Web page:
U.S. Attorney Daniel G. Bogden for the District of Nevada says a California woman pleaded guilty on Wednesday to making counterfeit $100 bills and spending the money at businesses in northern Nevada.

Authorities say 38-year-old Yvonne Geneal Flores, from Sacramento was indicted on May 25, 2016. Flores faces a maximum penalty of 20 years in prison and a $250,000 fine with sentencing scheduled for June 5, 2017.

“It is a federal crime to make, forge, alter or counterfeit a Federal Reserve Note,” said U.S. Attorney Bogden. “Individuals who make counterfeit currency are attempting to cheat and cause damage to businesses and the U.S. economy. We will continue to protect the U.S. economy and seek prosecution of individuals who engage in counterfeiting currency.”

A co-defendant Thomas Michael Morla, 42, pleaded guilty to making counterfeit currency and was sentenced to serve 18 months in prison.

According to the plea agreement and court documents, from October 7, 2015 to May 5, 2016, Flores and Morla manufactured and passed numerous counterfeit $100 bills at various businesses in Reno, Carson City, and Sparks. Law enforcement say they were alerted to the counterfeit bills after Hertz Rental Car filed a report about Morla in possession of an embezzled Mercedes in Carson City. At the time of his arrest, he was holding counterfeit money. Officials say Flores’s name was listed as one of the drivers on the Hertz rental contract and she was also arrested for possession of an embezzled vehicle.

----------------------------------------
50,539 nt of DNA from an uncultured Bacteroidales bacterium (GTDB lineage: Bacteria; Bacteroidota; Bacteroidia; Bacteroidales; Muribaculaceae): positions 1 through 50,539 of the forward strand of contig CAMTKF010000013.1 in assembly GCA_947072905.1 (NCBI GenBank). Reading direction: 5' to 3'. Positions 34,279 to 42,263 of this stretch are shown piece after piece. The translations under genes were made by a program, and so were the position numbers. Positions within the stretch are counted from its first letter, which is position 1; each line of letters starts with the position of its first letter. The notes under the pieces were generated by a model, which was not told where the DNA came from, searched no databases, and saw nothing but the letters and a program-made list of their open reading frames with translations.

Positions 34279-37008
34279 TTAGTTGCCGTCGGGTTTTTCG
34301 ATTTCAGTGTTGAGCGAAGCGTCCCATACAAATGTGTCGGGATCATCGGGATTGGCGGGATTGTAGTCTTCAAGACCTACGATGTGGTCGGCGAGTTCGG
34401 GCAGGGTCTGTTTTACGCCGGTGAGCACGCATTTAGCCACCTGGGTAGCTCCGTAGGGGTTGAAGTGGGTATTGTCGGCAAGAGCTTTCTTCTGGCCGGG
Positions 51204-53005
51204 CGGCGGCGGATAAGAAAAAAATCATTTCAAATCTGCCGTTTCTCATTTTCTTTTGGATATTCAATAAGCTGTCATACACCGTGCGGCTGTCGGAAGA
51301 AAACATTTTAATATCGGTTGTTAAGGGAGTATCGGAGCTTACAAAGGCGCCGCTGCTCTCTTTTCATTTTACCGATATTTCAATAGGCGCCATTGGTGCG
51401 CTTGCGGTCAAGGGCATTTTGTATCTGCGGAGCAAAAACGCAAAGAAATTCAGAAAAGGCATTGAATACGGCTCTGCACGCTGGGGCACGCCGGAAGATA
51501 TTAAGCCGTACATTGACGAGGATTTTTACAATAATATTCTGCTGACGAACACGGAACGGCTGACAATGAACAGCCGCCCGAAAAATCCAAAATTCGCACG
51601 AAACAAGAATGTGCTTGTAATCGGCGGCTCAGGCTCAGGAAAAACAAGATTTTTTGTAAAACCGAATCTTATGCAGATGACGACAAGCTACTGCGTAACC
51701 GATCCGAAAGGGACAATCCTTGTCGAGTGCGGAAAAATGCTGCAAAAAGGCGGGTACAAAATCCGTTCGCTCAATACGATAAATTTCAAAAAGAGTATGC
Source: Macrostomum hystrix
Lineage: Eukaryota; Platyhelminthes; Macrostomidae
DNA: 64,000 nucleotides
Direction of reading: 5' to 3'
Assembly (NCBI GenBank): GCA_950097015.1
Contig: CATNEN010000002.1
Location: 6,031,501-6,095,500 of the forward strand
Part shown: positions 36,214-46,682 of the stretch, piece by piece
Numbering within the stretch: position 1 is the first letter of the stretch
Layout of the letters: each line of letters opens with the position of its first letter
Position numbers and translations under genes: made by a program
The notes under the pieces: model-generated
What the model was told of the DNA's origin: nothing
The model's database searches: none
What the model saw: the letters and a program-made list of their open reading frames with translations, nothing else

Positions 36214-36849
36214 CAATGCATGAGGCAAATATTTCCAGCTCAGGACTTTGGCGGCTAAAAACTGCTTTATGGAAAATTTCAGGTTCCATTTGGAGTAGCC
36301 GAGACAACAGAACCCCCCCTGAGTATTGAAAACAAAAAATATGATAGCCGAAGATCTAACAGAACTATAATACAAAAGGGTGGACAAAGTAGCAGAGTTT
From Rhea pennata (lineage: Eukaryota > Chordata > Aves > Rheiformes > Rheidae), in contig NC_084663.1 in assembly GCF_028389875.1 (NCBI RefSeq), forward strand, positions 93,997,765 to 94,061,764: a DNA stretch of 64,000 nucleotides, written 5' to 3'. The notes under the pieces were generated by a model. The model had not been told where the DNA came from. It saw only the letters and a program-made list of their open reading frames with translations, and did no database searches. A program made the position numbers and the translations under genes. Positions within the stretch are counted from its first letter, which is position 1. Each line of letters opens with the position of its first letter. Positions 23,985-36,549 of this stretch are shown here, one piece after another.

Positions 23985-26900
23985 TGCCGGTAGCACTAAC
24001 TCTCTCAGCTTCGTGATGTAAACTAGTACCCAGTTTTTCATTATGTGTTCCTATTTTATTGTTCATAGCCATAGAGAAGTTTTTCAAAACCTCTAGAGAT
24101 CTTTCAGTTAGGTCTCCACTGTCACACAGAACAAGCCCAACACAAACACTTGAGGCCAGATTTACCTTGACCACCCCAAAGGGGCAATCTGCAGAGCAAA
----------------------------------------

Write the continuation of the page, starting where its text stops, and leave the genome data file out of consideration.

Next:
During the execution of a search warrant, law enforcement say they found over $6,000 in counterfeit bills, a laptop computer, scanner/printer, and other items Flores and Morla used to manufacture the counterfeit currency. The U.S. Secret Service collected nearly $50,000 counterfeit $100 bills from businesses that can be attributed to Flores and Morla based on the similarities of the notes and the use of the same face and back plate numbers, and check letter/quadrant numbers.

For the story on their indictment, click here